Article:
Pittsburgh Steelers' Potential Prospects: Dont'a Hightower, ILB

Nick SignorelliSenior Writer IApril 14, 2012

AUBURN, AL - NOVEMBER 26:  Dont'a Hightower #30 of the Alabama Crimson Tide calls the defense against the Auburn Tigers at Jordan-Hare Stadium on November 26, 2011 in Auburn, Alabama.  (Photo by Kevin C. Cox/Getty Images)
Kevin C. Cox/Getty Images

The Pittsburgh Steelers said goodbye to many of the team's favorite players of the past this offseason, due to age and salary obligations, and one that has hurt more feelings than most (other than Hines Ward) would be the release of James Farrior.

Though I have spent the last two offseasons stating that it was time for the Steelers to part ways with Farior, due to his loss of speed and being a liability in the passing game, much of Steeler Nation believed that his leadership was worth his contract.

And the Steelers agreed with you—until this year.

Now that Farrior is gone, many in Steeler Nation believe that the perfect replacement will be available when the Steelers are on the clock in the first round of the NFL Draft: Dont'a Hightower.

In Alabama, Hightower played a similar system to that of the Steelers defense, so many people believe that he would be able to step right in and become a starter for the Steelers.

Not going to happen.

Look, even if the Steelers do decide to draft Hightower, there is almost no chance he will come in in 2012 and make any type of impact. Yes, he was in a similar system in Alabama, but what is run in college and what is run by Dick LeBeau are not even close.

It took Lawrence Timmons three years to learn the ILB position of LeBeau and Troy Polamalu looked like a rookie in his rookie season. To expect Hightower to come in THIS year and be anything other than a rookie is simply placing your hopes WAY too high.

To add to that, Hightower will be fourth on the Steelers' depth chart, behind Timmons, Foote and Sylvester. That means that he will not get the coaching of a starter and will need at least a year, maybe two, before he can contribute.

In those two years, Foote will be shown the door as Farrior was this past year and Sylvester, who already has two years of experience in the system, will have the advantage over Hightower. Any ILB that is selected will be third on the depth chart, at best, for the next two years.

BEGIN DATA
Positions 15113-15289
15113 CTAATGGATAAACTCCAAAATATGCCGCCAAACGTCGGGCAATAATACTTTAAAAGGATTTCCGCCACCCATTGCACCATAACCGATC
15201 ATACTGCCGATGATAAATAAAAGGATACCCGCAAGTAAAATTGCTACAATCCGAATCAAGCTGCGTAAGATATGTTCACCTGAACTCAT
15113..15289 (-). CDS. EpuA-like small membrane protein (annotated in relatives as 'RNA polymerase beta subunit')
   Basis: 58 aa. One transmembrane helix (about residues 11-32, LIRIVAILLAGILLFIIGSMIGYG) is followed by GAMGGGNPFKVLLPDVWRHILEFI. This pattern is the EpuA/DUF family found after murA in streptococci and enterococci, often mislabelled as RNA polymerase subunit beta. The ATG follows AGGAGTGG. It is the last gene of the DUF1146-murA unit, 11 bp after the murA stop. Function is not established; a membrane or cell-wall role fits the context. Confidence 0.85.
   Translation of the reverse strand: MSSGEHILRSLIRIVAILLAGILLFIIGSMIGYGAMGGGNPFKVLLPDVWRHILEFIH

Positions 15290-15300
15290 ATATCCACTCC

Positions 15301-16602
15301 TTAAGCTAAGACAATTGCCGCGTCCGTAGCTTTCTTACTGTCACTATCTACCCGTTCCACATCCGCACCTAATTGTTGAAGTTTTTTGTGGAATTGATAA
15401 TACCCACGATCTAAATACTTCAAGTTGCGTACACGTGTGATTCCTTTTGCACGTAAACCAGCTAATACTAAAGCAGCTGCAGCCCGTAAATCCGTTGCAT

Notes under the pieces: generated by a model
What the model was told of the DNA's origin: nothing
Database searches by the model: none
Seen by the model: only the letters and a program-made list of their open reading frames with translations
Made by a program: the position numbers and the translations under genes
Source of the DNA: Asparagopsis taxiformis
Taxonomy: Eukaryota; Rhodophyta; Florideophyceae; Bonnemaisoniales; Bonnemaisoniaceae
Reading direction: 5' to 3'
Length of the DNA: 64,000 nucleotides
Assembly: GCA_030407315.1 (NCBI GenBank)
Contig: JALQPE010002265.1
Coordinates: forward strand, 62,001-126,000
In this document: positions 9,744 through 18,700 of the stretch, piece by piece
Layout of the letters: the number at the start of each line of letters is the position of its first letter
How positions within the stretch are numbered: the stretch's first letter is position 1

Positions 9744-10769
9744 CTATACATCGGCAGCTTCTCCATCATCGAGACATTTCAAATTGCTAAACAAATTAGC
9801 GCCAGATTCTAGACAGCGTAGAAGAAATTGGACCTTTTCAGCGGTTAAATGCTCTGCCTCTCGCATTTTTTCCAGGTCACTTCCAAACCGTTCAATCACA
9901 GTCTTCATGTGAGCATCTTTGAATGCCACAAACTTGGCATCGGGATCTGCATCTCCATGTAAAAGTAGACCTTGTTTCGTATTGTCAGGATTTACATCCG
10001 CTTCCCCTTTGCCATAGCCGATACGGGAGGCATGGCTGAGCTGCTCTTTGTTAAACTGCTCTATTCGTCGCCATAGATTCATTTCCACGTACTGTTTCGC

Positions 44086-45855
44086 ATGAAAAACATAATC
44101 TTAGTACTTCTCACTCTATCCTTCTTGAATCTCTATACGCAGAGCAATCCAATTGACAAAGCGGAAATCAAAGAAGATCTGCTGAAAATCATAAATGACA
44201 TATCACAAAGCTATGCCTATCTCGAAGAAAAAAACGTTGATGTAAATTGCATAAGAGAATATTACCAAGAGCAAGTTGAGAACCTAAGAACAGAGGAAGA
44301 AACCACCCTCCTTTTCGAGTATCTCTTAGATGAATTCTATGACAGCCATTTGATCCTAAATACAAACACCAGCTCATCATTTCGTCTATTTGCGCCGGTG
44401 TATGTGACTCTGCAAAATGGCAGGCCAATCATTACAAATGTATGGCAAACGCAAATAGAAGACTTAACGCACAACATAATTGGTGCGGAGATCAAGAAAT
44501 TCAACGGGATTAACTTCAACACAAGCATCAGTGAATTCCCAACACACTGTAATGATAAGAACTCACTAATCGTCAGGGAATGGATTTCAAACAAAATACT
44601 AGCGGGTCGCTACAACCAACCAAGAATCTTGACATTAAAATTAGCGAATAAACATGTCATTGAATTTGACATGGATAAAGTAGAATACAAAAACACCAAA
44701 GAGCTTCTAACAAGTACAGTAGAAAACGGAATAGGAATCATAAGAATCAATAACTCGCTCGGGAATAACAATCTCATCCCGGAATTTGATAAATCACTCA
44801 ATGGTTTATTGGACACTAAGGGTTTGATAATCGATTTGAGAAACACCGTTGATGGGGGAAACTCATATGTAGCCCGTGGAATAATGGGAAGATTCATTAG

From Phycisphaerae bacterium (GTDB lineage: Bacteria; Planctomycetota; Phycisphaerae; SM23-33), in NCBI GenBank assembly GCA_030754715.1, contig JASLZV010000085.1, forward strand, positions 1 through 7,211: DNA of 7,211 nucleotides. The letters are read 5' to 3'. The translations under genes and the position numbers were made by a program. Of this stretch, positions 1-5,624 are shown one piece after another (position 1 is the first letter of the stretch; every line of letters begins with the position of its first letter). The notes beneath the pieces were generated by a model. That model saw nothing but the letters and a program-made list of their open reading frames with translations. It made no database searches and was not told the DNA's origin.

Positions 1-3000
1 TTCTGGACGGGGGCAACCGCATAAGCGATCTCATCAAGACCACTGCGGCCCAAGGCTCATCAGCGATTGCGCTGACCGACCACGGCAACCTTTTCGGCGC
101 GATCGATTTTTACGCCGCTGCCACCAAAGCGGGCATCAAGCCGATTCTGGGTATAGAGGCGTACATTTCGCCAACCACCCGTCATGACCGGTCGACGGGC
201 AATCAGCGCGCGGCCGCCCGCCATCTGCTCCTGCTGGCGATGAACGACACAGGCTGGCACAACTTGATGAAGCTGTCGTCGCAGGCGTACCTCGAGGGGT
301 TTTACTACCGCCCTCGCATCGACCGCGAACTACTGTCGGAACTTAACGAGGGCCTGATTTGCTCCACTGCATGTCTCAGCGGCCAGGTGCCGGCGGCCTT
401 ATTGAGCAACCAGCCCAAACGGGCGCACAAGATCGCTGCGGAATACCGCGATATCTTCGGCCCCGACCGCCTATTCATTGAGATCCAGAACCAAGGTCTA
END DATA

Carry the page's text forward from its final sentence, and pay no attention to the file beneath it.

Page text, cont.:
Unless, of course, he can come in and impress the coaches, and to even ask him to do that, while trying to learn the LeBeau playbook, is simply unfair to him.

Then look at factor No. 2: Hightower is not a typical Steelers ILB—he is more like one of the Steelers' OLB.

Timmons—6'1", 234 lbs.

Foote—6'2", 239 lbs.

Woodley—6'2", 265 lbs.

Harrison—6'0", 242 lbs.

Hightower—6'2", 265 lbs.


Having been a HUGE fan of former Steeler ILB, Lavon Kirkland, I will be the last one to say a big ILB is a disadvantage, but Kirkland ran like he was 235 lbs. and could cover either the TE or RB from most teams.

One of the biggest knocks on Hightower is that he does not have the speed to play the ILB.

Part of the biggest reason that I believed Farrior needed to go was because of his lack of speed. By knowing that the Steelers would be blitzing Farrior and that Timmons would be forced to play coverage hurt the Steelers defense, because it took away much of the confusion of which ILB would be blitzing. Bringing in Hightower would keep that same issue and it would hurt the stats of Timmons as well.

I think part of the reason that Steeler Nation is so high on Hightower is because they already miss Potsey. And I can understand that. But, it is not a reason to waste a first-round pick on a player who does not fit the mold of the position the Steelers are trying to fill.

IF, on the other hand, they want to draft Hightower and say from Day 1 that he is being moved to OLB to be the eventual replacement for Harrison, and they are going to give him a year or two to groom behind Harrison, I will be all for this pick.

But, to try and fit a square peg into a round hole simply isn't the Steelers' way, and it won't be in the first round this year.